Loss of the proprotein convertase Furin in T cells represses mammary tumorigenesis in oncogene-driven triple negative breast cancer
Cancer Letters, May 2020
Z. He, L. A.-M. Khatib*, J.W.M. Creemers*, * equal contribution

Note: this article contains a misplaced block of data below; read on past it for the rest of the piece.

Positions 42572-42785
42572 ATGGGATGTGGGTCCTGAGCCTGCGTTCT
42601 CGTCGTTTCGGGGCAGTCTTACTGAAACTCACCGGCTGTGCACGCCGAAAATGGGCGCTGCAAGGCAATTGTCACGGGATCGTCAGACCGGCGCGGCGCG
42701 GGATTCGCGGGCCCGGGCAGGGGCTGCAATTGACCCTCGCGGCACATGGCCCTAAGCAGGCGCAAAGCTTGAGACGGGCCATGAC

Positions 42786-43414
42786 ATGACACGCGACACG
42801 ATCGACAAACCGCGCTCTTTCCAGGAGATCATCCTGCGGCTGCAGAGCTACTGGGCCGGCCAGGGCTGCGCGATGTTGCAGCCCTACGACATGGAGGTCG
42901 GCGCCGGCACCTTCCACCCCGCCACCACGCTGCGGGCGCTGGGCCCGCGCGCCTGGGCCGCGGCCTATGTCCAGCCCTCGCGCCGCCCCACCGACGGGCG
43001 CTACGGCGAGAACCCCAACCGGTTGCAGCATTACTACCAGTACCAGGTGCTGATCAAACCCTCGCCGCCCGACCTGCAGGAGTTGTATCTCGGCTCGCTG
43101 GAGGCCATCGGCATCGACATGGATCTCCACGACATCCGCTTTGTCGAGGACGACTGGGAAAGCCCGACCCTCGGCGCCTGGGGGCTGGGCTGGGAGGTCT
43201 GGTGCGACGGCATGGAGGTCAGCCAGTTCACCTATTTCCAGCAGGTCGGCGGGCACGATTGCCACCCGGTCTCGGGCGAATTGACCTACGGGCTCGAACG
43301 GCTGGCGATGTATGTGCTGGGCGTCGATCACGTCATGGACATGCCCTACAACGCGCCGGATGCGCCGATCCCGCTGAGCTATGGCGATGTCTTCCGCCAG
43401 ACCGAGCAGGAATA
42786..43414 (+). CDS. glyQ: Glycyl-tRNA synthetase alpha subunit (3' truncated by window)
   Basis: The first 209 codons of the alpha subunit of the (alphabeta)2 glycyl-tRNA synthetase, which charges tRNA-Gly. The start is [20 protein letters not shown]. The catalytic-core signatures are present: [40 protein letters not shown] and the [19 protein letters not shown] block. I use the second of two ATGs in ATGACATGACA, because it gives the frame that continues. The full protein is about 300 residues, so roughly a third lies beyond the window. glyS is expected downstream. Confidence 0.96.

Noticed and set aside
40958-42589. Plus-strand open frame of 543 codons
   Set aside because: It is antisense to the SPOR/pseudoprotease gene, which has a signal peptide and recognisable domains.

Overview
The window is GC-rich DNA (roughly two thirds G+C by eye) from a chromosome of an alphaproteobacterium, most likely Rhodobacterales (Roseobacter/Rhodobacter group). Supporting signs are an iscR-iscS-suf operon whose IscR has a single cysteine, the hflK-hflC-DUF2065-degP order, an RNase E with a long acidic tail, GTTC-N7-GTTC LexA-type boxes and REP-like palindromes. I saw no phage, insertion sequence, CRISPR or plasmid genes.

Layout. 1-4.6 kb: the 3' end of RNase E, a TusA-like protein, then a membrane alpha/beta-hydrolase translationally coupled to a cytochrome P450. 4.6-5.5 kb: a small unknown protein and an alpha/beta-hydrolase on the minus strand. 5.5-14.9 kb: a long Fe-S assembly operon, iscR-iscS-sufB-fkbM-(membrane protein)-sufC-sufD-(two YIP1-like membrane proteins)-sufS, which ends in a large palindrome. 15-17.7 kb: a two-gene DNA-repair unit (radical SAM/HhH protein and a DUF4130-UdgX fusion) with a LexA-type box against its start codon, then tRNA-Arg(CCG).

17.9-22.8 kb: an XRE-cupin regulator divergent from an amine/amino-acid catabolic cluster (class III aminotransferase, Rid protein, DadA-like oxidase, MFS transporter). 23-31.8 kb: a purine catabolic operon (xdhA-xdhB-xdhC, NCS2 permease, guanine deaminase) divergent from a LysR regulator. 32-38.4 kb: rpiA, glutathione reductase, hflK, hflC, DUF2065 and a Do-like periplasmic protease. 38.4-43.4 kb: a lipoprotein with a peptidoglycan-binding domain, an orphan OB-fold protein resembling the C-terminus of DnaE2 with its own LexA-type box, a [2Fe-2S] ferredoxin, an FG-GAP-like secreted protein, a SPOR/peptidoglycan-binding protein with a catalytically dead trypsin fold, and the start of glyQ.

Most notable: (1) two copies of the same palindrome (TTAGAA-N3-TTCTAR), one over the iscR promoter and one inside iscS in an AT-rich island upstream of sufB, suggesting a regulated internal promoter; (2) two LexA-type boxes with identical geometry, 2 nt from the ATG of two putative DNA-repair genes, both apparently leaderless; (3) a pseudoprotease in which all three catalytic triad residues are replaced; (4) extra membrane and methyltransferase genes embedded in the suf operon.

Immunotherapeutic interventions have become an important treatment for various cancer types including triple negative breast cancer (TNBC). Previous studies have shown that T cell-specific Furin deficient mice show regulatory CD4+ T cells (Tregs) malfunction phenotypes due to impaired cleavage of proTGF-β1. However, it is unknown how this phenotype influences tumor initiation and progression in TNBC. Here, we first show that there is a higher level of Furin expression in different immune cells compared to other proprotein convertase members, and its expression is clearly upregulated once immune cells are activated. Moreover, Furin expression levels negatively correlated with an abundance of different infiltrating immune cells in TNBC tumor samples. In an oncogene-induced TNBC mouse model, we demonstrate that Furin inactivation in T cells inhibits primary tumor growth and lung metastasis. Disruption of Furin in T cells in these mice led to a decreased peripheral and tumor-infiltrating Tregs. As a consequence, tumor-infiltrating CD8+ T cells showed a strong proliferative capacity and upregulated expression of IFN-γ and TNF-α. In these mice the repressed tumor growth was associated with induced apoptosis, which led to reduced lung metastases formation. Taken together, these finding revealed the potential therapeutic benefit of targeting Furin in cancer, particularly for immunotherapeutic interventions to treat TNBC.